Does improved access to diagnostic imaging results reduce hospital length of stay? A retrospective study.

Published online

Journal Article

BACKGROUND: One year after the introduction of Information and Communication Technology (ICT) to support diagnostic imaging at our hospital, clinicians had faster and better access to radiology reports and images; direct access to Computed Tomography (CT) reports in the Electronic Medical Record (EMR) was particularly popular. The objective of this study was to determine whether improvements in radiology reporting and clinical access to diagnostic imaging information one year after the ICT introduction were associated with a reduction in the length of patients' hospital stays (LOS). METHODS: Data describing hospital stays and diagnostic imaging were collected retrospectively from the EMR during periods of equal duration before and one year after the introduction of ICT. The post-ICT period was chosen because of the documented improvement in clinical access to radiology results during that period. The data set was randomly split into an exploratory part used to establish the hypotheses, and a confirmatory part. The data was used to compare the pre-ICT and post-ICT status, but also to compare differences between groups. RESULTS: There was no general reduction in LOS one year after ICT introduction. However, there was a 25% reduction for one group - patients with CT scans. This group was heterogeneous, covering 445 different primary discharge diagnoses. Analyses of subgroups were performed to reduce the impact of this divergence. CONCLUSION: Our results did not indicate that improved access to radiology results reduced the patients' LOS. There was, however, a significant reduction in LOS for patients undergoing CT scans. Given the clinicians' interest in CT reports and the results of the subgroup analyses, it is likely that improved access to CT reports contributed to this reduction.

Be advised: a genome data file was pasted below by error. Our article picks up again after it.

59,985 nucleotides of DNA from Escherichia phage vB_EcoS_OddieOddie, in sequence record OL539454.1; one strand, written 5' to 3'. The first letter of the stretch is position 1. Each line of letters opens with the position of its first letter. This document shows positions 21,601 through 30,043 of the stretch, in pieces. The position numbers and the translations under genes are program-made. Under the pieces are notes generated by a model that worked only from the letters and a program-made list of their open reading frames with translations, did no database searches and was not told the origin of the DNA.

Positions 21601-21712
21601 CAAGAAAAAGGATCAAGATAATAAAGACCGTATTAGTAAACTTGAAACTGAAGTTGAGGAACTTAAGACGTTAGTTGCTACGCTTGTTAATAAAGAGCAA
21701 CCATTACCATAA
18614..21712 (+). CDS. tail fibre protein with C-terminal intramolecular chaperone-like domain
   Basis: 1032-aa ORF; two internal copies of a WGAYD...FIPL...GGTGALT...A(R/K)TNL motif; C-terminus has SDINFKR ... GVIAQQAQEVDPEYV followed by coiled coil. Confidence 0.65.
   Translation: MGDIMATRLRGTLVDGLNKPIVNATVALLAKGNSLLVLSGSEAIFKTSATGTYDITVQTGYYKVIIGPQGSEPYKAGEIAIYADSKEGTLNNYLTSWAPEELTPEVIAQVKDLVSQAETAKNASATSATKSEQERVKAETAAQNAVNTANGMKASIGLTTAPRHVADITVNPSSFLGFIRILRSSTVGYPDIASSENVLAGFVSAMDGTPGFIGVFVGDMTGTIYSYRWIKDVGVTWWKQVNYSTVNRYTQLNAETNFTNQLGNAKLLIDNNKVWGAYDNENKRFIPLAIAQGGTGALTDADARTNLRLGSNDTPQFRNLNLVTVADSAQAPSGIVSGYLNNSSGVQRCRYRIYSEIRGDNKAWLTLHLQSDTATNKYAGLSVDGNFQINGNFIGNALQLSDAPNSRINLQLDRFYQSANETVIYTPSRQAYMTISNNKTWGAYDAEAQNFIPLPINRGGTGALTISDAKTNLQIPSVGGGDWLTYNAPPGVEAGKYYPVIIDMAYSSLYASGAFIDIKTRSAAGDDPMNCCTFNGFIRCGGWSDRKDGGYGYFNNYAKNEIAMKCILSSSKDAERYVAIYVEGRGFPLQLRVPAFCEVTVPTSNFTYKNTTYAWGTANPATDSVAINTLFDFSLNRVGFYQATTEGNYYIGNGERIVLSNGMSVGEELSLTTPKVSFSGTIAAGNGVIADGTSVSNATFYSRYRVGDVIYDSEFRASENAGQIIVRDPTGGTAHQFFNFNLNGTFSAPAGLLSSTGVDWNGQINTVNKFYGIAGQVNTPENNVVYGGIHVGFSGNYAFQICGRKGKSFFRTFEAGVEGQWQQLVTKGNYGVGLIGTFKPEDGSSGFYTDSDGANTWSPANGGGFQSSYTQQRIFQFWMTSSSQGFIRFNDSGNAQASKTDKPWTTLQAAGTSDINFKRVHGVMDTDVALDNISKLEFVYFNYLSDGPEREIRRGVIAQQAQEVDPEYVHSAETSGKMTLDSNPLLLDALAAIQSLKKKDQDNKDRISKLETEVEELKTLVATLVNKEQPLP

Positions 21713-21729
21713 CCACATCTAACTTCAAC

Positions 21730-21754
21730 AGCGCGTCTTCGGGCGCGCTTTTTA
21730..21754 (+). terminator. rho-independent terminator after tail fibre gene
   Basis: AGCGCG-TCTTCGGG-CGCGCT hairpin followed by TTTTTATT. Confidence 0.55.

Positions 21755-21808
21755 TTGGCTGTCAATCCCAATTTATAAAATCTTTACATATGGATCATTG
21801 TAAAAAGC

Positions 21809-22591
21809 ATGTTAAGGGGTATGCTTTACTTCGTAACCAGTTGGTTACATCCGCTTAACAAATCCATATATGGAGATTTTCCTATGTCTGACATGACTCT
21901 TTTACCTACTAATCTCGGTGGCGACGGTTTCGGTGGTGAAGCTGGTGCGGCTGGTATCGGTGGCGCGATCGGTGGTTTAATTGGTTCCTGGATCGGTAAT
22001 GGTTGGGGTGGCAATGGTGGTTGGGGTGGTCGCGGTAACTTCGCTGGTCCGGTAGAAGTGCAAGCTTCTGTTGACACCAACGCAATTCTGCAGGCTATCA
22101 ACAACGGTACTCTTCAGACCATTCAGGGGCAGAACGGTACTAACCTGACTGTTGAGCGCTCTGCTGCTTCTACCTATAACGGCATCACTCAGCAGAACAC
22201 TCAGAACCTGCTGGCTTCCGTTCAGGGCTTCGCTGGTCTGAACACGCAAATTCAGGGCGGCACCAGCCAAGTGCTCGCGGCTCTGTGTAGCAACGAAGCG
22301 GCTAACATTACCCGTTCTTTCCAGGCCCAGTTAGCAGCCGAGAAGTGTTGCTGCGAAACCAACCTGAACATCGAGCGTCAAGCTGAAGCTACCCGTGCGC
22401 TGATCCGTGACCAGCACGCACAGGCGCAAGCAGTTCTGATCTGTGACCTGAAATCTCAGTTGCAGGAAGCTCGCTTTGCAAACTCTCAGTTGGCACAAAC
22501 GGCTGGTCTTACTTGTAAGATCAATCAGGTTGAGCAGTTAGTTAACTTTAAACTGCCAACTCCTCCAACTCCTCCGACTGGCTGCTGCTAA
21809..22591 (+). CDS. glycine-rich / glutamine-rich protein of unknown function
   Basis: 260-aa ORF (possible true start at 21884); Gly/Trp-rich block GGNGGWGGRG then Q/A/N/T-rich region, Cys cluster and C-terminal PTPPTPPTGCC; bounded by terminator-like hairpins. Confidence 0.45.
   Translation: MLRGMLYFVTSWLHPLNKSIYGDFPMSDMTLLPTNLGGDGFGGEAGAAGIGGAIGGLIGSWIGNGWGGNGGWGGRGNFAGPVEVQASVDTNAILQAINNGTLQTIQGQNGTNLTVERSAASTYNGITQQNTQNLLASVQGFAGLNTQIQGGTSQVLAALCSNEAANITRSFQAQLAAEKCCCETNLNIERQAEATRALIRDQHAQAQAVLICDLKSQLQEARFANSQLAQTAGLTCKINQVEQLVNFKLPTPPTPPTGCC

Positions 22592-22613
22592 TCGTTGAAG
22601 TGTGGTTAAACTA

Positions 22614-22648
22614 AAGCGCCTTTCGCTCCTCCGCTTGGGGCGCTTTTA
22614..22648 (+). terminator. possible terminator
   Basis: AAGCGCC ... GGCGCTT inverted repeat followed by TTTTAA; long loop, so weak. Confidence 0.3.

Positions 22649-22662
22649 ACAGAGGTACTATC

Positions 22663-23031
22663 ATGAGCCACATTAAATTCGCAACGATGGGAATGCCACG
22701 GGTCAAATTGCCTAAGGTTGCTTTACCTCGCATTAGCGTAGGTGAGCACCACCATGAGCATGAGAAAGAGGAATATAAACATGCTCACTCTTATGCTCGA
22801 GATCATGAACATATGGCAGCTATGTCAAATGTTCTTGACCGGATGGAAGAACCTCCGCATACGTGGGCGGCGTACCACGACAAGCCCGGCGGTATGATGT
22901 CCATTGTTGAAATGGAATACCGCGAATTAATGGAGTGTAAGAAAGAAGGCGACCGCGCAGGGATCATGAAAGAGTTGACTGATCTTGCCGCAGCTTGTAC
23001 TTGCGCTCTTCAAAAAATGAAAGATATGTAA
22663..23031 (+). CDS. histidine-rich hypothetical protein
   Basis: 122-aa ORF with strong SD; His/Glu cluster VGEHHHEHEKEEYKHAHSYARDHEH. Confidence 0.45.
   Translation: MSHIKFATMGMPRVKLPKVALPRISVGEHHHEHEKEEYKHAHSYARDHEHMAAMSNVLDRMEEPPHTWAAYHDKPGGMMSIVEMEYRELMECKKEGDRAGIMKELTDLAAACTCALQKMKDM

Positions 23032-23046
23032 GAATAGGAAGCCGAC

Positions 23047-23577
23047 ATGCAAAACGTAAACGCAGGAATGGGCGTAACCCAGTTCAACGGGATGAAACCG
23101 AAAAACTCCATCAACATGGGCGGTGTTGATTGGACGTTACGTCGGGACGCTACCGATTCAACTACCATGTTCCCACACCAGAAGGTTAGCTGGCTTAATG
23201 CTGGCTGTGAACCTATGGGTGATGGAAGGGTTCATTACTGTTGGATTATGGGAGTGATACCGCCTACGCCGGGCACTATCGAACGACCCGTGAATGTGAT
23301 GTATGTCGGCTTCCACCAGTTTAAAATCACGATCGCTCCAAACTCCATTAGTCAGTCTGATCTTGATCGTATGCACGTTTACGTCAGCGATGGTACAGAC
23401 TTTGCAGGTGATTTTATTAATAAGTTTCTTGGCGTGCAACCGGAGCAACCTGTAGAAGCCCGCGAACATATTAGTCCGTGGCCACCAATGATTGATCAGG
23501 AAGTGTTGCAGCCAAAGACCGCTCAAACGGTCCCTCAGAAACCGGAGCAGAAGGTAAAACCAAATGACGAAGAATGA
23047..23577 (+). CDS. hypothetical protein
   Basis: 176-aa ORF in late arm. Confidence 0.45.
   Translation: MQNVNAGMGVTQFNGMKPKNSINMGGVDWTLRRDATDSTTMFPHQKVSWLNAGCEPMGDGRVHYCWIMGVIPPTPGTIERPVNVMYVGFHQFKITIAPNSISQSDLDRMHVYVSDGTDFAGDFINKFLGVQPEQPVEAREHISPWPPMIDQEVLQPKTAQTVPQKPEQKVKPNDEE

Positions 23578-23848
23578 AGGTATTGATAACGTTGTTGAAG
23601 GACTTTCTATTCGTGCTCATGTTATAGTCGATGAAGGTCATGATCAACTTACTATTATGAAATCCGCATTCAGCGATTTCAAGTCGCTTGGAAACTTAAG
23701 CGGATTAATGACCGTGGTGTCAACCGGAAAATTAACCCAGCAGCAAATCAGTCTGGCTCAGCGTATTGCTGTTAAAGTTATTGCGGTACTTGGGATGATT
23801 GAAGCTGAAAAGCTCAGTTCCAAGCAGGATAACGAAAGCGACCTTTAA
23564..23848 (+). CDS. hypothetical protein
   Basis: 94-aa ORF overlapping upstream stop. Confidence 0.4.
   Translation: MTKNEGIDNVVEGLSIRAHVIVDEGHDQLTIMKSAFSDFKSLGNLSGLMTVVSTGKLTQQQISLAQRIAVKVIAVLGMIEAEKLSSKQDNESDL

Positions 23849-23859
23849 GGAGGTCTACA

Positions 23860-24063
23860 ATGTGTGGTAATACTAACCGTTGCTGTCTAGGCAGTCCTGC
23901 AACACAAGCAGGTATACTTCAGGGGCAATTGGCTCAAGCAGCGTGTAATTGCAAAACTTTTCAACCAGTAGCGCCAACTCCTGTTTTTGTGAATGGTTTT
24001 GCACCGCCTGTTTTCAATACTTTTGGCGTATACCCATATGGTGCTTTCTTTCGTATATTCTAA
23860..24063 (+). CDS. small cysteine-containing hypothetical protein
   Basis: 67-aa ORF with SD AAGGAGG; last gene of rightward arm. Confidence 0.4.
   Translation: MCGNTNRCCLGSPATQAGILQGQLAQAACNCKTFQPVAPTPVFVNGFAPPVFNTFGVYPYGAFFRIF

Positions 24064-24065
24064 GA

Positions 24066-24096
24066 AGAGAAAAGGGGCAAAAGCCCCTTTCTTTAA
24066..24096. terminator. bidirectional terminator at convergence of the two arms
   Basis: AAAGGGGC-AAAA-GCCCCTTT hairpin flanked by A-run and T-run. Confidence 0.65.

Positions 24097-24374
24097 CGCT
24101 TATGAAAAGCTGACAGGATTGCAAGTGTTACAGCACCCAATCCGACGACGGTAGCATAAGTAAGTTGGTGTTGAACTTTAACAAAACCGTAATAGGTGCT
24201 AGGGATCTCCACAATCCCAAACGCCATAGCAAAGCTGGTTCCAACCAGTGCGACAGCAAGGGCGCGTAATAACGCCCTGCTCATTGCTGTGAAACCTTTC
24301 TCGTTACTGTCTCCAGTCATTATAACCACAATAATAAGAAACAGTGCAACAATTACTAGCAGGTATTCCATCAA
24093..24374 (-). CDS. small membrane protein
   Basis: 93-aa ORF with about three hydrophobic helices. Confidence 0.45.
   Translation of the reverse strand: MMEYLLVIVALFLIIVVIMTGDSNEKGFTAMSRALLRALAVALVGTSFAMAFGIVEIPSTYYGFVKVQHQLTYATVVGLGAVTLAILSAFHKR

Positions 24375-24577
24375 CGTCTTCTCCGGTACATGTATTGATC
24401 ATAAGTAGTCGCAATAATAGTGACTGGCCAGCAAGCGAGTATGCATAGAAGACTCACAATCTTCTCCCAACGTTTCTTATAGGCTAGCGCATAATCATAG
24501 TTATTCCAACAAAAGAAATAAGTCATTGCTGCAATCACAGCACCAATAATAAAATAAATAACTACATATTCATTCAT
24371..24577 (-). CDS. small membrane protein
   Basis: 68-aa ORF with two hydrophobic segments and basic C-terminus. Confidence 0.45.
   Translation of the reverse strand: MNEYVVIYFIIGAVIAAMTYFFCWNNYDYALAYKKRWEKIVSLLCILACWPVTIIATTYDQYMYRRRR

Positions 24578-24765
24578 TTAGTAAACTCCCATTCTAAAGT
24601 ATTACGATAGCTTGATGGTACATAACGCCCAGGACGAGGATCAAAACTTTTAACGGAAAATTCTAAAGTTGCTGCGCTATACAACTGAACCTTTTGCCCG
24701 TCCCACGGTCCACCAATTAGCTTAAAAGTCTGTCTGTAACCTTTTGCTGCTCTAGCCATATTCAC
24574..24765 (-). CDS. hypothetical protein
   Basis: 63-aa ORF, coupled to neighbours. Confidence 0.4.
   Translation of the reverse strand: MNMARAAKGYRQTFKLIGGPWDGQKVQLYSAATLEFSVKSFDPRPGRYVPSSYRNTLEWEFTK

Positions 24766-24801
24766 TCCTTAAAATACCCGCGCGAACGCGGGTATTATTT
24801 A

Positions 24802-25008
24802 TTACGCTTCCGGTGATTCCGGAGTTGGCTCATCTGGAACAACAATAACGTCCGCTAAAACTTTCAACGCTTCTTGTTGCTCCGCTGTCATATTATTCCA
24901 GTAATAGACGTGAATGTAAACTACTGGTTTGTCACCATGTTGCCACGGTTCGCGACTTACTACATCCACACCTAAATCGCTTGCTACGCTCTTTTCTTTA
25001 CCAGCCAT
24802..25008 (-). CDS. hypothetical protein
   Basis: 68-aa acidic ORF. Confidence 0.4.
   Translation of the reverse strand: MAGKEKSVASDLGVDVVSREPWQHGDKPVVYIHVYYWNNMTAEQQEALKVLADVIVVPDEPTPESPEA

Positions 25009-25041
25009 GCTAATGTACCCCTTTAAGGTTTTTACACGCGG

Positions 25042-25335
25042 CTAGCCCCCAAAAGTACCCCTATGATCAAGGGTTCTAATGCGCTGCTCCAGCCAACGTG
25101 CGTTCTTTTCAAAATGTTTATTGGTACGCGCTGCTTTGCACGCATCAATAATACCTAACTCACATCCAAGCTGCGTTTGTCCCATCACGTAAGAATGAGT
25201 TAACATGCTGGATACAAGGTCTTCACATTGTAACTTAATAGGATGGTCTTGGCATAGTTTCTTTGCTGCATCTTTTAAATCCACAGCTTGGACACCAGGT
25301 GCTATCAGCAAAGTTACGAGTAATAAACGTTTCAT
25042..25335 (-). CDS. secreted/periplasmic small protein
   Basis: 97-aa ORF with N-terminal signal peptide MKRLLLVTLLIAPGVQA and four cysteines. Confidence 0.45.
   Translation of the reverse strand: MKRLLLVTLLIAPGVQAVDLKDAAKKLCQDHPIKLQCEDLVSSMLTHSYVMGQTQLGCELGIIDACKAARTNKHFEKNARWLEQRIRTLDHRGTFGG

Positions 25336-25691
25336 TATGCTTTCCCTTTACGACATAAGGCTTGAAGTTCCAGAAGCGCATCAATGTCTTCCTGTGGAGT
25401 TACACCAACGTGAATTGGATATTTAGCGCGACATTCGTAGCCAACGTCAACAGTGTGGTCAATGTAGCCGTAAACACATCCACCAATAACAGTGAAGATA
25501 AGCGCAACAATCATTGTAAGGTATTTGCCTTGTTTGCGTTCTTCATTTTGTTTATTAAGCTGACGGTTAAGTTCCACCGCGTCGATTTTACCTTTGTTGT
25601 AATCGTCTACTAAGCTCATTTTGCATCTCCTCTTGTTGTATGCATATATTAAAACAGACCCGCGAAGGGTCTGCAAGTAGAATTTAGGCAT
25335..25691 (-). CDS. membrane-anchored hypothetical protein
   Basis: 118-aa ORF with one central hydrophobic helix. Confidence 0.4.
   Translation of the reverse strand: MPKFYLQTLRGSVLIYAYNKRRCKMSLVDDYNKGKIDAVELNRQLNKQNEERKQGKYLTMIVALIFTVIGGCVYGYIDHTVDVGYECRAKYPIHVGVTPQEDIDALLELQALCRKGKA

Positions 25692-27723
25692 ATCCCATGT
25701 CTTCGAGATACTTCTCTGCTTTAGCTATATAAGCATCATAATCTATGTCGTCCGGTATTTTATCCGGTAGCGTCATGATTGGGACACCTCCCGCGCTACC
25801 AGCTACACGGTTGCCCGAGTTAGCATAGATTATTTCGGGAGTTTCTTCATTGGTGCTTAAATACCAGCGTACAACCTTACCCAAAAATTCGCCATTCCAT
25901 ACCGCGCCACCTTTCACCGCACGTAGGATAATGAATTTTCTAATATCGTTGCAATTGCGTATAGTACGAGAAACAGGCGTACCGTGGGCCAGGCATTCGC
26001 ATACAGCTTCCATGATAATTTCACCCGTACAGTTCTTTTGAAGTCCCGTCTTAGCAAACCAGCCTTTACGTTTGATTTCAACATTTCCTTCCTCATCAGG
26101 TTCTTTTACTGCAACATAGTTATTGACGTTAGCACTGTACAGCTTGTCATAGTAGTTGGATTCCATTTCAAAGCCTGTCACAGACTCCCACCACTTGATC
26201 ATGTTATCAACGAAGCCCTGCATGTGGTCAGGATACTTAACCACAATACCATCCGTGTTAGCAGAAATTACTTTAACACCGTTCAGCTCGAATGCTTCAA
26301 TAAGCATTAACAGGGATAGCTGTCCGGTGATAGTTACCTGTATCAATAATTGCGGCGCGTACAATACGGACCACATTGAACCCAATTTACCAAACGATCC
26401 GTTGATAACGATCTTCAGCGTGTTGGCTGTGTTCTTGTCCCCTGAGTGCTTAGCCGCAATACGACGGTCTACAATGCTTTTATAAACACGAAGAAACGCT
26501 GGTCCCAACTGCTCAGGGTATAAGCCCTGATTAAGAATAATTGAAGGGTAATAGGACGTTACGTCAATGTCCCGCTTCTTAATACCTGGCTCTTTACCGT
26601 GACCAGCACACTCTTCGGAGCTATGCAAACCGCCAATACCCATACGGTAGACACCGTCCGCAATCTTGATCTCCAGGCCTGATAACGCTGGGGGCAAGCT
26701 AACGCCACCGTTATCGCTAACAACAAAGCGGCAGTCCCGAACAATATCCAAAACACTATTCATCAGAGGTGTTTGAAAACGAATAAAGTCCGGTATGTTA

Full Text

Duke Authors

Cited Authors

  • Hurlen, P; Østbye, T; Borthne, AS; Gulbrandsen, P

Published Date

  • September 6, 2010

Published In

Volume / Issue

  • 10 /

Start / End Page

  • 262 -

PubMed ID

  • 20819224

Pubmed Central ID

  • 20819224

Electronic International Standard Serial Number (EISSN)

  • 1472-6963

Digital Object Identifier (DOI)

  • 10.1186/1472-6963-10-262

Language

  • eng

Conference Location

  • England